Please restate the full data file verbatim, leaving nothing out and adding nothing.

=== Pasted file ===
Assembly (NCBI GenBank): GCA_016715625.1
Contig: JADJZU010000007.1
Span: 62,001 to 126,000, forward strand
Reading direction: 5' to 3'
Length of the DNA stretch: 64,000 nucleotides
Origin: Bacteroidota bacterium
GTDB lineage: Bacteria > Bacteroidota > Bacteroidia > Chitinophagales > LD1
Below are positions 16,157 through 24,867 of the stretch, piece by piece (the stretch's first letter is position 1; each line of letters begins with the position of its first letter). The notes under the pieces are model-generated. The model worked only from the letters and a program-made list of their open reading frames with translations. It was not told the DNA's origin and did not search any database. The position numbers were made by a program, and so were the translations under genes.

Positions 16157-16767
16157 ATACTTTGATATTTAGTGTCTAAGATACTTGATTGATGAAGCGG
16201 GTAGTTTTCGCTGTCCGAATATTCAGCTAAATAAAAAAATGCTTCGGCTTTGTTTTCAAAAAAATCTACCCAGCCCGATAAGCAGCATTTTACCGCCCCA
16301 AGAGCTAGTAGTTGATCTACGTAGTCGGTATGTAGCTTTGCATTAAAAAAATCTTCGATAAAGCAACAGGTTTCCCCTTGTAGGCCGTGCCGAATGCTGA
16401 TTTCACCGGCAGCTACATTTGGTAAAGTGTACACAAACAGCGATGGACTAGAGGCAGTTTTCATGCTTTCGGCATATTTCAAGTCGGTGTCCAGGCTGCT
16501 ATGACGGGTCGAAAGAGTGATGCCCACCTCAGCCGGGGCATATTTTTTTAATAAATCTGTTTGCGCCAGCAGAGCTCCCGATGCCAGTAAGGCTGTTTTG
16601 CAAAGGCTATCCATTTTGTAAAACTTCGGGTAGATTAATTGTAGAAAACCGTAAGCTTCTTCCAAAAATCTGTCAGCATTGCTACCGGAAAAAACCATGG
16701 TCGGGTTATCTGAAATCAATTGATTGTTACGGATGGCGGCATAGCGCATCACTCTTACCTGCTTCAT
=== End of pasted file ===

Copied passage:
Assembly (NCBI GenBank): GCA_016715625.1
Contig: JADJZU010000007.1
Span: 62,001 to 126,000, forward strand
Reading direction: 5' to 3'
Length of the DNA stretch: 64,000 nucleotides
Origin: Bacteroidota bacterium
GTDB lineage: Bacteria > Bacteroidota > Bacteroidia > Chitinophagales > LD1
Below are positions 16,157 through 24,867 of the stretch, piece by piece (the stretch's first letter is position 1; each line of letters begins with the position of its first letter). The notes under the pieces are model-generated. The model worked only from the letters and a program-made list of their open reading frames with translations. It was not told the DNA's origin and did not search any database. The position numbers were made by a program, and so were the translations under genes.

Positions 16157-16767
16157 ATACTTTGATATTTAGTGTCTAAGATACTTGATTGATGAAGCGG
16201 GTAGTTTTCGCTGTCCGAATATTCAGCTAAATAAAAAAATGCTTCGGCTTTGTTTTCAAAAAAATCTACCCAGCCCGATAAGCAGCATTTTACCGCCCCA
16301 AGAGCTAGTAGTTGATCTACGTAGTCGGTATGTAGCTTTGCATTAAAAAAATCTTCGATAAAGCAACAGGTTTCCCCTTGTAGGCCGTGCCGAATGCTGA
16401 TTTCACCGGCAGCTACATTTGGTAAAGTGTACACAAACAGCGATGGACTAGAGGCAGTTTTCATGCTTTCGGCATATTTCAAGTCGGTGTCCAGGCTGCT
16501 ATGACGGGTCGAAAGAGTGATGCCCACCTCAGCCGGGGCATATTTTTTTAATAAATCTGTTTGCGCCAGCAGAGCTCCCGATGCCAGTAAGGCTGTTTTG
16601 CAAAGGCTATCCATTTTGTAAAACTTCGGGTAGATTAATTGTAGAAAACCGTAAGCTTCTTCCAAAAATCTGTCAGCATTGCTACCGGAAAAAACCATGG
16701 TCGGGTTATCTGAAATCAATTGATTGTTACGGATGGCGGCATAGCGCATCACTCTTACCTGCTTCAT